A slightly deeper answer lies in the fact that Crescent International's support is not for Iran per se but for the Islamic system and the God-conscious and moral leadership present in Iran. If a similar system were to emerge elsewhere we would readily support it.

ICIT's scholars and thinkers base their support of the only working Islamic model on the primary sources of Islam and can confidently face anyone in an open debate on this topic.

We readily admit that Islamic Iran has some managerial and administrative flaws, but that does not disqualify it from being the only working Islamic state system that is truly independent of Zionism and imperialism. Yes, there are fifth columnists and unworthy people within Iran's Islamic system as was the case during the time of the Prophet (pbuh). Yet, even its staunchest, but sophisticated opponents agree that it is the most successful representation of the Islamic movement since the time of al-Khilafah al-Rashidah. We will not be part of the problem for Islamic Iran, but part of the Islamic value system that has taken institutional root in Iran, and we will not hesitate to advocate its successes at every opportunity. We want humanity to be free and prosperous; we will not be part of the imposed "solution" on anyone.

Anti-West?

No we are not anti-West, East, South or North. Just because we criticize policies of NATO regimes and their proxies worldwide does not mean we are against the societies or the peoples of countries those regimes claim to represent. As Muslims we recognize no boundaries in terms of vice and virtue. Many of us live in so-called Western countries; we have met many nice and well-mannered people who practice Islamic ideals far better than many of those who identify themselves as Muslims. Mut'im ibn 'Adi never converted to Islam, yet Prophet Muhammad (pbuh) held him in high regard and he assisted the Muslims in a far better way than some Muslims by name that were around the Prophet (pbuh).

The reason our opponents try to portray us as anti-Western is due to their superficial understanding of our perspective and conscious or sub-conscious racism. Our motto is that people are either our brothers and sisters in commitment or our companions in humanity. We do not deny that Western societies apply some of Islam's commands far better than Muslim societies. Why? Muslim societies do not have the luxury of nonviolent interference in their internal affairs. The people of Canada have the right to figure out their issues in Quebec on their own through civil methods without Chinese, Russian, Indonesian or Brazilian political manipulations, money and arms. We want the same benchmark applied to Syria, Iran, Egypt and all other states and societies facing natural problems.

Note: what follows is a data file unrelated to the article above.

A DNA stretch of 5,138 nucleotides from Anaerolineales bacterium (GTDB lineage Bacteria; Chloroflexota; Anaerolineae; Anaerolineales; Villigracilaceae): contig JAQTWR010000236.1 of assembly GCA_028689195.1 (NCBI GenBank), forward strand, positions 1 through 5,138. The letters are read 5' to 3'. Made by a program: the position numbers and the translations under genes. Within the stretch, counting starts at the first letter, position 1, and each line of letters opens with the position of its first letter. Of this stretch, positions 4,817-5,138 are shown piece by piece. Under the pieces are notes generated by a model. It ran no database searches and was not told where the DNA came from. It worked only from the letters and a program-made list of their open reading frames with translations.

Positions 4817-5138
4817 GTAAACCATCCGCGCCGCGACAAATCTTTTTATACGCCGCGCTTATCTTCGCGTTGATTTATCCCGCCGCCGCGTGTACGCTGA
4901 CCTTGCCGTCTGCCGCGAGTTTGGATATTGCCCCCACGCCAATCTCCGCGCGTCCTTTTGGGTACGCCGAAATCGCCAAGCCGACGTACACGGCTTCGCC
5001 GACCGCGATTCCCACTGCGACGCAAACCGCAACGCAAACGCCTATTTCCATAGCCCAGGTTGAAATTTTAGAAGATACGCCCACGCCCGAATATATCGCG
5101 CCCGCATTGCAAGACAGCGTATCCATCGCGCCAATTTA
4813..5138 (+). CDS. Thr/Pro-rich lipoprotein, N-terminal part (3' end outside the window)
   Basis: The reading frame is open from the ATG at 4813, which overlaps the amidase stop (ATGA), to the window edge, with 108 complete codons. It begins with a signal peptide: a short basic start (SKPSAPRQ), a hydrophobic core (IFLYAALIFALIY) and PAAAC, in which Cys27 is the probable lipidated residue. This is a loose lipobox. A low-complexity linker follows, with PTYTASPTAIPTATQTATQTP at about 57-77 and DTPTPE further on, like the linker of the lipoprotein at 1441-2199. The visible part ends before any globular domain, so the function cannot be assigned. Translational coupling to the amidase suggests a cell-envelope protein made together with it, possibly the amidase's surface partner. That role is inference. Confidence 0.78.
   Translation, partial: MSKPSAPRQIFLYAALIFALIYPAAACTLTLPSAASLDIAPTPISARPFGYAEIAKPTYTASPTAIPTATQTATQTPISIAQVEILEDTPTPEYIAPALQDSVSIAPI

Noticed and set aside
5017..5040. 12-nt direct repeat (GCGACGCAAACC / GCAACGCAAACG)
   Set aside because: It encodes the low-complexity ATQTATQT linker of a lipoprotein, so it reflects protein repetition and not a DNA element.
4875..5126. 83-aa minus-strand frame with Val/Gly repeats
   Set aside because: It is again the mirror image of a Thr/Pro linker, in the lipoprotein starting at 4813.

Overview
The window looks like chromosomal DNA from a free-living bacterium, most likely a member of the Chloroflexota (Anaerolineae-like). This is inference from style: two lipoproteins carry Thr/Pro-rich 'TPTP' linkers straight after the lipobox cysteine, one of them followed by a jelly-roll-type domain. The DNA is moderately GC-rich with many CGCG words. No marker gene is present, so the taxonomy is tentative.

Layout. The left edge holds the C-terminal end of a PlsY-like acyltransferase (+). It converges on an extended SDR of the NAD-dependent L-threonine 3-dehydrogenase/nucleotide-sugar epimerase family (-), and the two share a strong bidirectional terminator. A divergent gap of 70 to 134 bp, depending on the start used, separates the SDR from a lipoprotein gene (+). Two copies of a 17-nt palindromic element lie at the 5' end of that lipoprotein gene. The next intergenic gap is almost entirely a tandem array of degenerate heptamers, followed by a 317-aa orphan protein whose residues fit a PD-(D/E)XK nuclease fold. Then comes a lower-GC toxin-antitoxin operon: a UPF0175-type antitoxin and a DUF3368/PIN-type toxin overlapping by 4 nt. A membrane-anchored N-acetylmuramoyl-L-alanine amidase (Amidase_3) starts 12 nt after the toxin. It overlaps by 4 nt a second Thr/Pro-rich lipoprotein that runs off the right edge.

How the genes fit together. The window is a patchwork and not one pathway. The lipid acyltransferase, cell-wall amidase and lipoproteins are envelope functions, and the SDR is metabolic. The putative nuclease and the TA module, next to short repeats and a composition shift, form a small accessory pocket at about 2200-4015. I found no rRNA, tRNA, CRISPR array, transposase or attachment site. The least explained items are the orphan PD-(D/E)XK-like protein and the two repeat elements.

Sunni/Shi'i

As mentioned above, we have Muslims from all schools of thought participating in our work. One brother once exclaimed that "when people working for Crescent speak you can rarely figure out if they are Sunni or Shi'i and that's how you can know who really figured out Islam." This statement is absolutely true. People who are with Crescent are more Sunni than many Sunnis and more Shi'i than many Shi'is.

Working environment

We work in a very hostile environment. The powers that be can put any label on us and get away with it. They can shut us down under any pretext; the main reason they don't do so is because it would give us the exposure that we currently lack due to our constrained financial resources. Many of our reporters use pseudonyms to report for us because journalistic rights do not apply to them in most countries. We are cornered in a very soft and sophisticated way that is hard for people from the outside to see or fully understand.

Future

Our biggest hope is to create a sustainable and profitable self-funding mechanism. For almost three years now, we have been trying to establish an International Islamic Media Fund (IIMF) that would implement a circular monthly scheme based on the concept of Rotating Savings and Credit Association (ROSCA). If successful, this would guarantee a sizeable financial package to all members of IIMF once a year. We have not gotten far, as there is need for some start up capital, but we have not given up on the idea. We are also hoping to penetrate YouTube in the near future and also expand cooperation with other Islamic media outlets that are not completely within our mindset.

We are working hard and with Allah's (swt) grace will continue working until we can. We want to thank all those who continue to help our work in whatever capacity they are able; and those that read and spread our material. Insha'Allah we will continue to serve the cause of Islam and the global Islamic movement. It is our mission in life; financial considerations are not a part of this equation, they never have been.